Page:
Artificial Vocal Folds for Source Voice Generation
Vašek, Martin ; Vampola, Tomáš (referee) ; Kamenický, Ján (referee) ; Mišun, Vojtěch (advisor)
The first part of this work focuses on ways to replace missing source voice in case of patients after total laryngectomy. The commonly used methods of voice rehabilitation are mentioned. Simple computational models are used to explore several principles of generating artificial source voice. Based on the knowledge of how a healthy human voice is generated, one of the ways to generate artificial source voice was chosen – a reed-based element in the configuration (-, +). The function of the reed-based element is based on a periodic bending of the reed and in the airflow cutoff created by this motion. The (-,+) configuration of the reed-based element causes a different behaviour, when compared to healthy vocal folds, important is, however, whether the generated acoustic signal has the right spectral characteristics, which enable the generation of voiced vowels of the human speech. Both experimental and computational models are used to study the behaviour of the reed-based element. The design of the experimental model is based on the preliminary experiments with simple reed-based elements, which were carried out at the beginning of my studies. The new experimental model is designed in such a way, that it enables changes to the reed geometry and its position towards the reed stop. The measurements carried out on the experimental model are mainly acoustical (measurements of the generated acoustical signal), but optical measurements of the reed´s movement and position are possible and used as well. Because of the nature of the reed-based element´s behavior, the fluid structure interaction must be taken into consideration in the computational model. A two-way model of fluid structure interaction is used between the fluid part of the computational model and the structural one. A partitioned solution is used to solve the fluid-structure interaction. The effect of specific input parameters on the function of both models (experimental and computational) is monitored. The influences of input parameters on the basic frequency of the generated signal (source voice), on the stability of the function and on other important characteristics are evaluated. The final chapters focus on the design of voice prosthesis in general. Some specific issues, which need to be solved when designing voice prosthesis, are highlighted.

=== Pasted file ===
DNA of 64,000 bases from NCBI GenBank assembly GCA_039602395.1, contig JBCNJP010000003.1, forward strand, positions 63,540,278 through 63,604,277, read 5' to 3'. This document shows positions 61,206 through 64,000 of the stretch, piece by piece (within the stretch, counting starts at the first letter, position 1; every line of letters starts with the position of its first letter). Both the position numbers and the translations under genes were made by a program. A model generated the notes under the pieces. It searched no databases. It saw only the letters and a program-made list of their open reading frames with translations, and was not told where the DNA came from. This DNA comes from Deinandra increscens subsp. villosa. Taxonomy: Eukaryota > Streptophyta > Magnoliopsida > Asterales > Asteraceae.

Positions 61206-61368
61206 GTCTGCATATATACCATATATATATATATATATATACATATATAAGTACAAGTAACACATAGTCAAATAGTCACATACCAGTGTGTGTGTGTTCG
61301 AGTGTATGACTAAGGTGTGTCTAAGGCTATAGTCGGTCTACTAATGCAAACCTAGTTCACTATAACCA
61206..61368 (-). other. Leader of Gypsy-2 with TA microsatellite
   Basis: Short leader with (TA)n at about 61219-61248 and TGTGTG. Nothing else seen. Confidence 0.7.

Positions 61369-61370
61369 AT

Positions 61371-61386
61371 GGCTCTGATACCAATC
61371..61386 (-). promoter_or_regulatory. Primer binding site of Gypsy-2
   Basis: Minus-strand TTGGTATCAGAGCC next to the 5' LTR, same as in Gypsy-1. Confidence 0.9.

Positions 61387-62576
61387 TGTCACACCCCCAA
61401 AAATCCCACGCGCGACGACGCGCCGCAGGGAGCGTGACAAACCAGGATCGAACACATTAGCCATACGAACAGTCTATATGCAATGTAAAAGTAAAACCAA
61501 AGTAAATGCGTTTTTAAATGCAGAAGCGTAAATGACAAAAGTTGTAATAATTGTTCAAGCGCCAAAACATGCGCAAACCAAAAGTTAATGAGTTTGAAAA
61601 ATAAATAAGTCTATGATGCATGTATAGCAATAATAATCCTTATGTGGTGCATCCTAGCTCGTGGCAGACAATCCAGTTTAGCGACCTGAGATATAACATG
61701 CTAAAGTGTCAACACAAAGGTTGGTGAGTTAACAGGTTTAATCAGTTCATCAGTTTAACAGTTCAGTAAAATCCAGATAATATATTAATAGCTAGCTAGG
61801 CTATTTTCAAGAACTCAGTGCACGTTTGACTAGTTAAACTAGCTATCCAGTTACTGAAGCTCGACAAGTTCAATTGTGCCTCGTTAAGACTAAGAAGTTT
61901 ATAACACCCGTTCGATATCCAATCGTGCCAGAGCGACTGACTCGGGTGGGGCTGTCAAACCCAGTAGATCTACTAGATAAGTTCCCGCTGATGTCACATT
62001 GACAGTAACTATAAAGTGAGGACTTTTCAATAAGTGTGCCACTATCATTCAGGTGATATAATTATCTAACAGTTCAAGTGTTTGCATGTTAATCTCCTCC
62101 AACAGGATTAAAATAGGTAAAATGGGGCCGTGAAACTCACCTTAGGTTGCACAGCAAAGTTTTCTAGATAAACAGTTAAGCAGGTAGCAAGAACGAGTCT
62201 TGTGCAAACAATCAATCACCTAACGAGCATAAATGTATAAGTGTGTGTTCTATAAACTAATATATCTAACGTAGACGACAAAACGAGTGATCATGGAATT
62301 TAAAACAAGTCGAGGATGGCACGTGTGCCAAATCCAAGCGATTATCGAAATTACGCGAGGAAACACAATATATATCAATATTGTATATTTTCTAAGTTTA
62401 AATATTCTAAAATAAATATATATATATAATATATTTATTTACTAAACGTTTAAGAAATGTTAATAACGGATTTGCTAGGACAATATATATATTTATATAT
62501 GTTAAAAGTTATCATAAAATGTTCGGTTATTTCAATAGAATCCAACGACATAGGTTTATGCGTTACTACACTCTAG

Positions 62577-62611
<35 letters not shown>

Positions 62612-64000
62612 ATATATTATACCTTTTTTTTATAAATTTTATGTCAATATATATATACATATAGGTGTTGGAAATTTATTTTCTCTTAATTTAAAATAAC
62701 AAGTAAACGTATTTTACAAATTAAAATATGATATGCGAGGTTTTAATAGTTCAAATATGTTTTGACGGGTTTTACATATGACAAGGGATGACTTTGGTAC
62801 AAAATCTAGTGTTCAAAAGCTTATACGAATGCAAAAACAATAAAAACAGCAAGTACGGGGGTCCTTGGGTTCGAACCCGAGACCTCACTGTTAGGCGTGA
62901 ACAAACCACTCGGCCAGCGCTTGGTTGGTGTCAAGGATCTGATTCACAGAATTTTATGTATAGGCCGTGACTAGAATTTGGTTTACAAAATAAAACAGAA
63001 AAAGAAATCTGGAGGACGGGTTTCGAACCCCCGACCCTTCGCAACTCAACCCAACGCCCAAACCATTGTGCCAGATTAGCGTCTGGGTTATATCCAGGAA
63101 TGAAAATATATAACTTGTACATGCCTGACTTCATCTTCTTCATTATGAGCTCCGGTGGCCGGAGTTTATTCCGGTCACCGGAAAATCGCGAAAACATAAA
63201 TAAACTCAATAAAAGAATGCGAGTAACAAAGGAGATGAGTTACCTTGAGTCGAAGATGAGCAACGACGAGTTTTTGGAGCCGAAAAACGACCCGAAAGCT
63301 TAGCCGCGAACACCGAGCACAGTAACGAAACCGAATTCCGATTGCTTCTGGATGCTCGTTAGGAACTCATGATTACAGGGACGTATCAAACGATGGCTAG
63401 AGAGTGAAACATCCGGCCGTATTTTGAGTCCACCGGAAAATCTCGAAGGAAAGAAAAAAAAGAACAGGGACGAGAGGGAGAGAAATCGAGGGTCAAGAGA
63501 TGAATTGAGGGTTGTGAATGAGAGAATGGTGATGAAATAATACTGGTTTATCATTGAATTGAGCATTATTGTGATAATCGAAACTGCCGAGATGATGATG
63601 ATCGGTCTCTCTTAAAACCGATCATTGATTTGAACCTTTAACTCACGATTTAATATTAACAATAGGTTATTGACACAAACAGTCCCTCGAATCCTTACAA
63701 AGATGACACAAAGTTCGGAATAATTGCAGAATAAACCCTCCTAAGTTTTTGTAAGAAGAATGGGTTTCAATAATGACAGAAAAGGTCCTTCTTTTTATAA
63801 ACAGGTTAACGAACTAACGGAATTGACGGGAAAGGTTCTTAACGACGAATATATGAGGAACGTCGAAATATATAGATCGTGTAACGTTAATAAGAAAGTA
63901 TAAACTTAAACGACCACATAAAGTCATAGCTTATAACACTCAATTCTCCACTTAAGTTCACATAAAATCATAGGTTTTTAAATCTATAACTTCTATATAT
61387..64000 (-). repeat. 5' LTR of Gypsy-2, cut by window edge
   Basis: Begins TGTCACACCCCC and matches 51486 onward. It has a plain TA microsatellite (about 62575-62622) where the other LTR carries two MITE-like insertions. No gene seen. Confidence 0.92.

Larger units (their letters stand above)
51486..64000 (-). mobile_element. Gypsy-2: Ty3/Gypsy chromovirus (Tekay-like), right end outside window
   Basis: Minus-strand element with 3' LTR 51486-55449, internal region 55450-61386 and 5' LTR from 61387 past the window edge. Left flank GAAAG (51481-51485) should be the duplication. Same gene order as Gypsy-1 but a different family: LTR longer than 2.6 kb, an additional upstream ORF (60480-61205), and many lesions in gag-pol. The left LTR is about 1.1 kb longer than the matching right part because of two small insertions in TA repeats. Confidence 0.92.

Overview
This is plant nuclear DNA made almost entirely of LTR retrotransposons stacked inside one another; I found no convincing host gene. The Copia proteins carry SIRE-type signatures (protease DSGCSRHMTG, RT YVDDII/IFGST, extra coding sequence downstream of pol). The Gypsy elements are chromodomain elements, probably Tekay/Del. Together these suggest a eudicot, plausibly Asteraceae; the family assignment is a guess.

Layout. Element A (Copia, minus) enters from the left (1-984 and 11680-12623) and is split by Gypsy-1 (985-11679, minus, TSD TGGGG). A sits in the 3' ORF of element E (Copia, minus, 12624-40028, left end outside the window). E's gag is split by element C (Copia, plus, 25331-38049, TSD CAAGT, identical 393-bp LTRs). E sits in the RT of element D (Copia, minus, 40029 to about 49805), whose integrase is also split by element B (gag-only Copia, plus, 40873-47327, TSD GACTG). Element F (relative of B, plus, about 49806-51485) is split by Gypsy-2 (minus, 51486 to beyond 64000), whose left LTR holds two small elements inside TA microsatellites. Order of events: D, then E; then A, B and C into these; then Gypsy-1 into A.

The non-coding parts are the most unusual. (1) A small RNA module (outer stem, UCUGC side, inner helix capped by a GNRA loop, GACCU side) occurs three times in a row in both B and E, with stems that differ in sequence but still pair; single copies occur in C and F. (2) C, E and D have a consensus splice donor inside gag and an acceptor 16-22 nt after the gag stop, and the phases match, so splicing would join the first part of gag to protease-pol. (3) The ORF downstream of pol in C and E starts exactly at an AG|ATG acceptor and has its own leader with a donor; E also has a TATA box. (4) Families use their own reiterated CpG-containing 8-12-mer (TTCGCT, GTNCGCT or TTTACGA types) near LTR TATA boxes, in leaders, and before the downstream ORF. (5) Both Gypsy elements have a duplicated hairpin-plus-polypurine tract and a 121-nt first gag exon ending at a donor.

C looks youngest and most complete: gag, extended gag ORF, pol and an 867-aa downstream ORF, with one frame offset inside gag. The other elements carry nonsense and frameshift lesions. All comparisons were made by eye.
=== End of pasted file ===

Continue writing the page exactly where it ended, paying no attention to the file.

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15 Vampola, T.